The increase in size made a noticeable improvement in readability.  I find the Schuyler is easier to read that the Thomas Nelson.  The Thomas Nelson has white paper which I thought I would like better.  I changed my mind once I compared it with the Schuyler's cream paper.  This is certainly subjective and your eyes may give you different results.  Here is a comparison of the two showing the slightly larger font.  Unfortunately, the page color doesn't show in my picture (TN on the right).  A problem with both Bibles is ghosting where the words on the back of the page show through.  The Schuyler may be slightly better but I am not certain.
The Schuyler on the left has a slightly larger font.
Schuyler (left) has a slightly large font.

One problem I found with the Thomas Nelson (I wasn't able to get this to show in my photographs) was uneven print darkness.  The print on some pages was lighter.  This was noticeable when cross referencing or when flipping between two pages.  The lighter pages were still readable though it made the ghosting more troublesome.

If you like multiple ribbons, the Schuyler (right, below) wins here too.  I use differing amounts depending on the reading schedule I use.  This year my schedule works with 2 or preferably 3 ribbons.  This picture shows the similar layouts, the ribbons and perhaps you can see the difference in paper color.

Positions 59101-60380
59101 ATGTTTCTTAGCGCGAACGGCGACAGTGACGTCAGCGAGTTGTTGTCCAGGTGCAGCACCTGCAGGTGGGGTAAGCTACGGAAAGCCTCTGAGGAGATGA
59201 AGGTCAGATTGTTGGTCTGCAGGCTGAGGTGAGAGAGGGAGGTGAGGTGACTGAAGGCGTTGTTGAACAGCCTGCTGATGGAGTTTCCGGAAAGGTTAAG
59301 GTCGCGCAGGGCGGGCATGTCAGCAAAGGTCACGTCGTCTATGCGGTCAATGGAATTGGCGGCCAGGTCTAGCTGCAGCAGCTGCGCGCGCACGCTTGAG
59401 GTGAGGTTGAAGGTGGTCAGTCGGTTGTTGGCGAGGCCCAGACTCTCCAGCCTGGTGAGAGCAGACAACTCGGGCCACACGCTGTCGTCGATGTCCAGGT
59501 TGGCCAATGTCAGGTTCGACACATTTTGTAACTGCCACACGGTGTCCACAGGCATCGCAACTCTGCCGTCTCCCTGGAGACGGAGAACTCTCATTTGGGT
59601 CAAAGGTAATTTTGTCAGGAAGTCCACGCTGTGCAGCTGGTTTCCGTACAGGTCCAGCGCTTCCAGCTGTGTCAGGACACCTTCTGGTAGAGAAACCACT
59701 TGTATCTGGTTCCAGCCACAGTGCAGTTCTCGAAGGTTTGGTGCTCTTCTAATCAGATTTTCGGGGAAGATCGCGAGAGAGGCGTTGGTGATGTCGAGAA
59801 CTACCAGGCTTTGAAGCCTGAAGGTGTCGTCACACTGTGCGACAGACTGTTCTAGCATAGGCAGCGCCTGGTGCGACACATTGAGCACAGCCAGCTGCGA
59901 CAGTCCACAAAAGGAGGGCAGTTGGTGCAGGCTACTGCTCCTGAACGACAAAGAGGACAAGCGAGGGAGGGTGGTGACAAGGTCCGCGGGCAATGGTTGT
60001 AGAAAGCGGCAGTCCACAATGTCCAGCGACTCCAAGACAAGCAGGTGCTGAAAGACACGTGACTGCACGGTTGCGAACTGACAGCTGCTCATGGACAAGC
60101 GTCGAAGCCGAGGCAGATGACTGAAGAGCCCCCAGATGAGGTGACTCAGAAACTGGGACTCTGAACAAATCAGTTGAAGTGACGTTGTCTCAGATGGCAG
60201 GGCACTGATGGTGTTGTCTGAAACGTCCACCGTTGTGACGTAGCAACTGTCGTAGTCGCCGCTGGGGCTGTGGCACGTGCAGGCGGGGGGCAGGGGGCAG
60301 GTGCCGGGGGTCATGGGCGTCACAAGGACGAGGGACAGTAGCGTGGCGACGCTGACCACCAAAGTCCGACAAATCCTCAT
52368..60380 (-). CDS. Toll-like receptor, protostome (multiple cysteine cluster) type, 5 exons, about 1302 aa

The Schuyler (right) has more ribbons that Thomas Nelson
Schuyler (right) has more ribbons.
As you can see, I do favor the Schuyler over the Thomas Nelson.  However, these Bibles are in two completely different classes.  The Thomas Nelson cost about $40 (USD) on  The Schuyler cost $190 (USD) on  If the Schuyler wasn't of superior quality there wouldn't be any reason for it to exist. 

I would still recommend the Thomas Nelson as an affordable single column reading Bible.  I do think it could have been executed better for the price range.  I have other Bibles in the same price range without these defects.  If you can afford the investment, the Shuyler is an excellent and much more readable upgrade.  It was worth the extra money for me.  I did find it more readable and believe I will use this often and long.  If ghosting is a problem for you, you make wish to wait until Schuyler releases the NKJV in their Quentel series.  I heard that it will be out in 2015-16.